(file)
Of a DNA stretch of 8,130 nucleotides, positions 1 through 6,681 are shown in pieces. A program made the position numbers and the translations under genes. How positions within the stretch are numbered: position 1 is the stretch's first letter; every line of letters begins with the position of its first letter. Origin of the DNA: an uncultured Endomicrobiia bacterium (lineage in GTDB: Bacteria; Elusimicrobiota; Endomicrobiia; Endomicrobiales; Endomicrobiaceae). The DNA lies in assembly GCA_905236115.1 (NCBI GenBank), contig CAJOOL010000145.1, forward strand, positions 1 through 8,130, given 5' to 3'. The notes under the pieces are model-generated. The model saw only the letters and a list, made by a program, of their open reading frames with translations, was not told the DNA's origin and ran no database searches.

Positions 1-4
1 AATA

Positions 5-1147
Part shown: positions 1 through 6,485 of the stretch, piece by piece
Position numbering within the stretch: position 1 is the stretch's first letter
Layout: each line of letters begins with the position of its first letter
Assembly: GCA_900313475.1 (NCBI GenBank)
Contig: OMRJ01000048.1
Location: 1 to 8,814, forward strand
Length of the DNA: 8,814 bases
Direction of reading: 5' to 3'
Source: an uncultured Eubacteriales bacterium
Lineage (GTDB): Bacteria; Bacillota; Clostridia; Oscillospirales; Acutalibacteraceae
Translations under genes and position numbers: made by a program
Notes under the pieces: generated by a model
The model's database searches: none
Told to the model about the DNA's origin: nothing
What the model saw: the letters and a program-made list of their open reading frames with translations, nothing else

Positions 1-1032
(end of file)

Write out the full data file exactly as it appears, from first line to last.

Of a DNA stretch of 8,130 nucleotides, positions 1 through 6,681 are shown in pieces. A program made the position numbers and the translations under genes. How positions within the stretch are numbered: position 1 is the stretch's first letter; every line of letters begins with the position of its first letter. Origin of the DNA: an uncultured Endomicrobiia bacterium (lineage in GTDB: Bacteria; Elusimicrobiota; Endomicrobiia; Endomicrobiales; Endomicrobiaceae). The DNA lies in assembly GCA_905236115.1 (NCBI GenBank), contig CAJOOL010000145.1, forward strand, positions 1 through 8,130, given 5' to 3'. The notes under the pieces are model-generated. The model saw only the letters and a list, made by a program, of their open reading frames with translations, was not told the DNA's origin and ran no database searches.

Positions 1-4
1 AATA

Positions 5-1147
Part shown: positions 1 through 6,485 of the stretch, piece by piece
Position numbering within the stretch: position 1 is the stretch's first letter
Layout: each line of letters begins with the position of its first letter
Assembly: GCA_900313475.1 (NCBI GenBank)
Contig: OMRJ01000048.1
Location: 1 to 8,814, forward strand
Length of the DNA: 8,814 bases
Direction of reading: 5' to 3'
Source: an uncultured Eubacteriales bacterium
Lineage (GTDB): Bacteria; Bacillota; Clostridia; Oscillospirales; Acutalibacteraceae
Translations under genes and position numbers: made by a program
Notes under the pieces: generated by a model
The model's database searches: none
Told to the model about the DNA's origin: nothing
What the model saw: the letters and a program-made list of their open reading frames with translations, nothing else

Positions 1-1032